Object References in C#

I have been working with some code written by other developers and it appears that there is some confusion with using the ref prefix on object parameters passed to a function. The following example illustrates some of the code I came across:

using System;

 

namespace foo

{

      internal class MyClass

      {

            private int _x = 0;

           

            public int X

            {

                  get { return _x; }

                  set { _x = value; }

            }

      }

 

      class Class1

      {

            [STAThread]

            static void Main(string[] args)

            {

                  MyClass myObj = new MyClass();

                  Foo(ref myObj);

                  Console.WriteLine(myObj.X);

            }

 

            public static void Foo(ref MyClass instance)

            {

                  instance.X += 5;

            }

      }

}

 

Notice the use of the ref object parameter in the Foo method. Many developers make use of ref unnecessarily when they intend to change the content of an object instance passed to a method. 

 

By default, all parameters are passed by value in C#, which ensures that any changes to parameter values are lost upon leaving a method and the original values passed from the calling context are restored. This is achieved by making copies of values being passed on the stack before calling the method. Adding the ref prefix to a parameter instructs the compiler to write code to pass the address of the variable containing the value instead of the value itself. When in method scope, the compiled code can make changes to the value by implicitly dereferencing the address stored in the parameter.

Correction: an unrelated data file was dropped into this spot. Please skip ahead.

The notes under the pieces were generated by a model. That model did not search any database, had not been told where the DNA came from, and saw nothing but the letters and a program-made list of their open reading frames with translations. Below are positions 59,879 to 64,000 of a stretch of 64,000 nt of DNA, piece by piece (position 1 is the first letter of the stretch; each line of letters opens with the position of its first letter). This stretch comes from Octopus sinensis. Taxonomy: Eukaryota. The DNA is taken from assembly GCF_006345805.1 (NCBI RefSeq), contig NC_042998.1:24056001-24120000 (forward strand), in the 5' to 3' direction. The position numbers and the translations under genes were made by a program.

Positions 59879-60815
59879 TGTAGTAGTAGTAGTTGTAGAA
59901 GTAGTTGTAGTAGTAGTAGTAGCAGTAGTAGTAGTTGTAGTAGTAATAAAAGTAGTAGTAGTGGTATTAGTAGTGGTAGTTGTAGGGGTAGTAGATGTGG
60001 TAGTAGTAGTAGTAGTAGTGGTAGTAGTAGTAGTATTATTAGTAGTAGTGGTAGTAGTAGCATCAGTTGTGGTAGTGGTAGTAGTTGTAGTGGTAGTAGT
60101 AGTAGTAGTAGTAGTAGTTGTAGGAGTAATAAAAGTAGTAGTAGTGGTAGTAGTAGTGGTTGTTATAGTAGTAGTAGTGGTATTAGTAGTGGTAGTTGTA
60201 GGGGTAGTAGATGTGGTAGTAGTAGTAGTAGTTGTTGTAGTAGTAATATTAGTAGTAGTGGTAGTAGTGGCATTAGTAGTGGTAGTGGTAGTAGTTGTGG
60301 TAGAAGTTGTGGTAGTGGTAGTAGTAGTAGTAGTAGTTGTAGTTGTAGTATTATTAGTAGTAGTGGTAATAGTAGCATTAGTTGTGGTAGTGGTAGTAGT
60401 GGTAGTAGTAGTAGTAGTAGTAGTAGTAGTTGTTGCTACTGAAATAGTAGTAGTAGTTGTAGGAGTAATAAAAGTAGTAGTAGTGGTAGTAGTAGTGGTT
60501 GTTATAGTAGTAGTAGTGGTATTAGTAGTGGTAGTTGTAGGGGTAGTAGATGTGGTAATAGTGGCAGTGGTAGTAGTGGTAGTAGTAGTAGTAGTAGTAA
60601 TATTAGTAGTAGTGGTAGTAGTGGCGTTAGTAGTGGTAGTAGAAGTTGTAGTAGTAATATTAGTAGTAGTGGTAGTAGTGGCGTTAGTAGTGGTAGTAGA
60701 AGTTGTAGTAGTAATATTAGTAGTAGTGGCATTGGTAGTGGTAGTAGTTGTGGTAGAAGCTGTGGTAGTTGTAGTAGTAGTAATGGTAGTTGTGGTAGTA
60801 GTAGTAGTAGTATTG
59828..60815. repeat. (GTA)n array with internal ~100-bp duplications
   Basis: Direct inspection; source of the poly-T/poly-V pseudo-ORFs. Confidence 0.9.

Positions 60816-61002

Unlike C++, C# will not allow a developer to pass an object across the stack.

 

All object instances in C# are reference types. The following code produces two object references that points to the same object instance. Any changes made to the object using reference A are reflected also through B.

 

object A = new object();

object B = A;

Since all object instances are references then the myObj object instance, instantiated in the code at the beginning of this post, is a reference and can be passed to the Foo method without the need of the ref keyword. The method can still manipulate the contents of the object because it’s not changing the value of the parameter itself but what the object reference points to. If Foo was required to reassign the parameter to a new object instance then the ref keyword would be required because the object reference change would need to be preserved outside the Method scope.

 

The ref keyword should similarly be used when a method is to change the value of a primitive type being passed to a method.

 

The out keyword is similar to the ref keyword in that it allows a change to a passed parameter to be preserved after exiting a method, but out does not require a parameter to be assigned when entering a method. However, out does require a parameter to be assigned before exiting a method.

One thought on “Object References in C#

  1. Good example!!

    Really good example but try it with objects included into a generic list, it won’t work as you desire if you try to replace the whole object like this:

    objB = new Object { Property = 2 };
    objA = list.Find(fn => Property == 1);
    objA = ObjB;
    objC = list.Find(fn => Property == 2);

    Guess what is on objC?? A null reference, why??

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